My own feeling is that if you are going to spend between £1 and £1.50p each for pencils, you need to be sure they are going to be useable, and if they prove to be faulty, you need the ability to complain and return the faulty goods.
In Europe, this is much easier, and I have not come across similar complaints with any of the main European manufacturers.
In AUGUST 2012 Peter made enquires of a number of contacts to see if the problem relating to poor quality open stock pencils had been sorted out. It would seem not.
Manufacturers in Mexico of Prismacolor open stock ( single replacement pencils) seem still to be having trouble. Stock continues to go out to retailers which has loose or broken cores that may not be centrally positioned, bent and warped wooden covers. The off-centre cores can result in difficulty sharpening the pencils.
Not only are there still USA reports coming through, but also recent reports from Australia.
Clearly the manufacturers are not concerned that their good name is being wrecked by poor standards, and are relying on the sheer bulk of sales in the World’s largest pencil market (USA) to carry them through.
Fortunately there are no reports of problems from the UK, where the brand has only small exposure and that mainly through Internet sellers who clearly inspect the stock before they sell.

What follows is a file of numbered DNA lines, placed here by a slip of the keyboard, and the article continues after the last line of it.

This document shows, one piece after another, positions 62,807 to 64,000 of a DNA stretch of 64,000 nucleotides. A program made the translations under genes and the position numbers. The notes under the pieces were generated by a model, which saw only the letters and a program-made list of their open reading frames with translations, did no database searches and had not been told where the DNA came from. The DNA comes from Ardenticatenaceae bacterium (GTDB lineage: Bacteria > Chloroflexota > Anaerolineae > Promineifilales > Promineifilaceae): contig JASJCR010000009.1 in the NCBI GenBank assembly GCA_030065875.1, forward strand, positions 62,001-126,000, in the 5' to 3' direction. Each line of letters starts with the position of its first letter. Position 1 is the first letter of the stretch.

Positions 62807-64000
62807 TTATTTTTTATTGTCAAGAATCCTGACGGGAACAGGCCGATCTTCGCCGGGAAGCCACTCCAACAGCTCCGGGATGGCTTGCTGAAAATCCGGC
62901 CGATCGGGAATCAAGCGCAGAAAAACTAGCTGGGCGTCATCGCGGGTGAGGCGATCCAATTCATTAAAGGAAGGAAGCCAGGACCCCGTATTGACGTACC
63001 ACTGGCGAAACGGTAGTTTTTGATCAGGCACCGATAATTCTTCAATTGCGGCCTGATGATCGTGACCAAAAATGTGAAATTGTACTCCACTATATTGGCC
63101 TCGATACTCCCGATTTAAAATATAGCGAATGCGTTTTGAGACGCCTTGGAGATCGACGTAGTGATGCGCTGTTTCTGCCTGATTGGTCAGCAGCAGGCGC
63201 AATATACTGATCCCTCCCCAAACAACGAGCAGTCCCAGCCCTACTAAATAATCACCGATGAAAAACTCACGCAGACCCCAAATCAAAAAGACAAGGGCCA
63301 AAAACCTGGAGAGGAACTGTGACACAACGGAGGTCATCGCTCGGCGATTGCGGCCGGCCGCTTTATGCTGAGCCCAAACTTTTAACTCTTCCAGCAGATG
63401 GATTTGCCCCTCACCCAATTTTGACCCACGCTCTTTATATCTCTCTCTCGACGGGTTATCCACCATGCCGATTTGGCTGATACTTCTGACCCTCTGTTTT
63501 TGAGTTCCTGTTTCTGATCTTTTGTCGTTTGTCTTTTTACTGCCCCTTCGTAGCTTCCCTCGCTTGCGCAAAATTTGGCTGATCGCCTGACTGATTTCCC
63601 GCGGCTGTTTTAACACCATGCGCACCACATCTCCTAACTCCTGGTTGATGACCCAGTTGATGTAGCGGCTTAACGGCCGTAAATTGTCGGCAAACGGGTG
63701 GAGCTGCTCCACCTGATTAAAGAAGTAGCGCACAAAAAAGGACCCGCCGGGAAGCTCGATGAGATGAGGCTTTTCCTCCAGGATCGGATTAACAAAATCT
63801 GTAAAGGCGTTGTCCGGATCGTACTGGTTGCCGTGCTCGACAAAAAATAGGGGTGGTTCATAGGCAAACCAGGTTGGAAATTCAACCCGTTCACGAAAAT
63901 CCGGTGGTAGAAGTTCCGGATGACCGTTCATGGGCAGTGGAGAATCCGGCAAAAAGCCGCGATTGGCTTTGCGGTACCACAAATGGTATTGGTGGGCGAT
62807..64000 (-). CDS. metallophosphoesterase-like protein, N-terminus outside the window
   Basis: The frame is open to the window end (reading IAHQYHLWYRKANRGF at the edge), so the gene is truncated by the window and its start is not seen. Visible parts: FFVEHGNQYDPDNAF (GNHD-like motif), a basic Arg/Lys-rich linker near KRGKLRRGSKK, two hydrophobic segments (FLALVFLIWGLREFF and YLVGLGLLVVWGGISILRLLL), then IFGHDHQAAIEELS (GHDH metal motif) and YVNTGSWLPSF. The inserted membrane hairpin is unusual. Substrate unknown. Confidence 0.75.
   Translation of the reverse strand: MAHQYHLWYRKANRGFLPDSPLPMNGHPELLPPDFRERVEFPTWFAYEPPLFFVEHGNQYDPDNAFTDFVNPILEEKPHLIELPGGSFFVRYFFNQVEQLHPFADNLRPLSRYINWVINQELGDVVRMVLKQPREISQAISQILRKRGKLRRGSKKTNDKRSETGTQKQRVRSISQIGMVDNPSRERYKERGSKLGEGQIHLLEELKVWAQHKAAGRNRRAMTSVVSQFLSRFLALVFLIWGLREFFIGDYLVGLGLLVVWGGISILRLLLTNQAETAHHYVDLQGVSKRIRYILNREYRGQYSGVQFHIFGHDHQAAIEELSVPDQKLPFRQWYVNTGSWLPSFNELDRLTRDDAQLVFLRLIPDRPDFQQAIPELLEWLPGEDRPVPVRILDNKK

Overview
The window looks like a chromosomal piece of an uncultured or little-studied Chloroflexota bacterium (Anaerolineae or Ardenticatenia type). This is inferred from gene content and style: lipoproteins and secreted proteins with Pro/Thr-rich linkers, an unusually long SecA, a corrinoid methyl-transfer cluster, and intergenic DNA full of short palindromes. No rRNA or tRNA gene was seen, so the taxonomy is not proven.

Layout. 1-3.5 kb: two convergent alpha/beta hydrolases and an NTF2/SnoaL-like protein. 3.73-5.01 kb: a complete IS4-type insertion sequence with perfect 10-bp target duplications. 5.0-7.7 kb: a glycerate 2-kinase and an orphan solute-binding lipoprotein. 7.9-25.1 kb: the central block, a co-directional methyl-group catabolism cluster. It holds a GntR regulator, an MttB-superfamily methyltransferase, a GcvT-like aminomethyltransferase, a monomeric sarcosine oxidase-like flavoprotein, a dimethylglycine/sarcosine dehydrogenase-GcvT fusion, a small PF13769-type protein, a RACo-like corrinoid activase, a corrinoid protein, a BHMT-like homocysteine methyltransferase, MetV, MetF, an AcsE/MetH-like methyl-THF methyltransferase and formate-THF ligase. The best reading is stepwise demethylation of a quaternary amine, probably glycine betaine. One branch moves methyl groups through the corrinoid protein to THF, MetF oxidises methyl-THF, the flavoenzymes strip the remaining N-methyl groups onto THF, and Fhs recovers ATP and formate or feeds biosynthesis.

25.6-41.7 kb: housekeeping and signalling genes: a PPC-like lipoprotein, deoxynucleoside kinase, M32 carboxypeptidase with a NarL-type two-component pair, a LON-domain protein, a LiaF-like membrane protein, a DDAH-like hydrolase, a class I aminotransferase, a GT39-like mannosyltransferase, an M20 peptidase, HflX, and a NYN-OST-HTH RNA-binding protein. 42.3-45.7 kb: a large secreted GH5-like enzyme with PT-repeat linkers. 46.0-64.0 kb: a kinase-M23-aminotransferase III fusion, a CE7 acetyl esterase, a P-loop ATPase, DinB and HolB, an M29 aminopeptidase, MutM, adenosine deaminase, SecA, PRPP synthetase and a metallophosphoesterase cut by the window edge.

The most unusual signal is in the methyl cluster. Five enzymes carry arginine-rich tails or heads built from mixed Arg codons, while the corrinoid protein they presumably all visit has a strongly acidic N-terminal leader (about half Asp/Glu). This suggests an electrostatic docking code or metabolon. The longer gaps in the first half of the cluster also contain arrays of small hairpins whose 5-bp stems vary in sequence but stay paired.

The advice is always to buy from sources where stock found to be faulty can be returned for replacement
Over the last 5 years Peter made several enquiries about these faulty pencils and had similar complaints, so not a lot has changed.
In JULY 2017 when he started to put together this new set of notes for Topics, Peter looked again at this problem.
From reviews from buyers of Prismacolor over the last 12 months, there are still complaints of breaking and broken cores and splintering wood, as well as loose cores falling out. It is clear the problem of poor quality manufacture is still present. Although there are reports from some buyers that they have had no difficulties and that they were very happy with their purchases.
Sanford seem to be happy to market a high volume, low quality product at a low price.
In MARCH 2019 he read a recent comment online about Prismacolor Black and White pencils - the writer commented that they would be an excellent product if only the manufacturer bothered to centre the cores correctly so that they sharpened properly. Nothing seems to change !If you are buying in the UK or Europe, make sure that your returns facility to the seller is good.
Readers of books published in the USA, who need to match the colours described, will find that several are unique to Prismacolor, and this can give rise to problems if you don’t have Prismacolor pencils.
The old charts which were prepared over 10 years ago by UKCPS President Bob Ebdon were out of date as several new brands have been introduced and the stock of printed charts has now run out.
Apart from the Topics system for comparing colours (also now becoming out of date) several other Coloured Pencil artists have produced varying types of chart.
The most up to date (as at November 2020) is the 55 page set produced by Australian CP artist Karen Hull.
These charts can be downloaded in PDF format for a modest cost and are very comprehensive.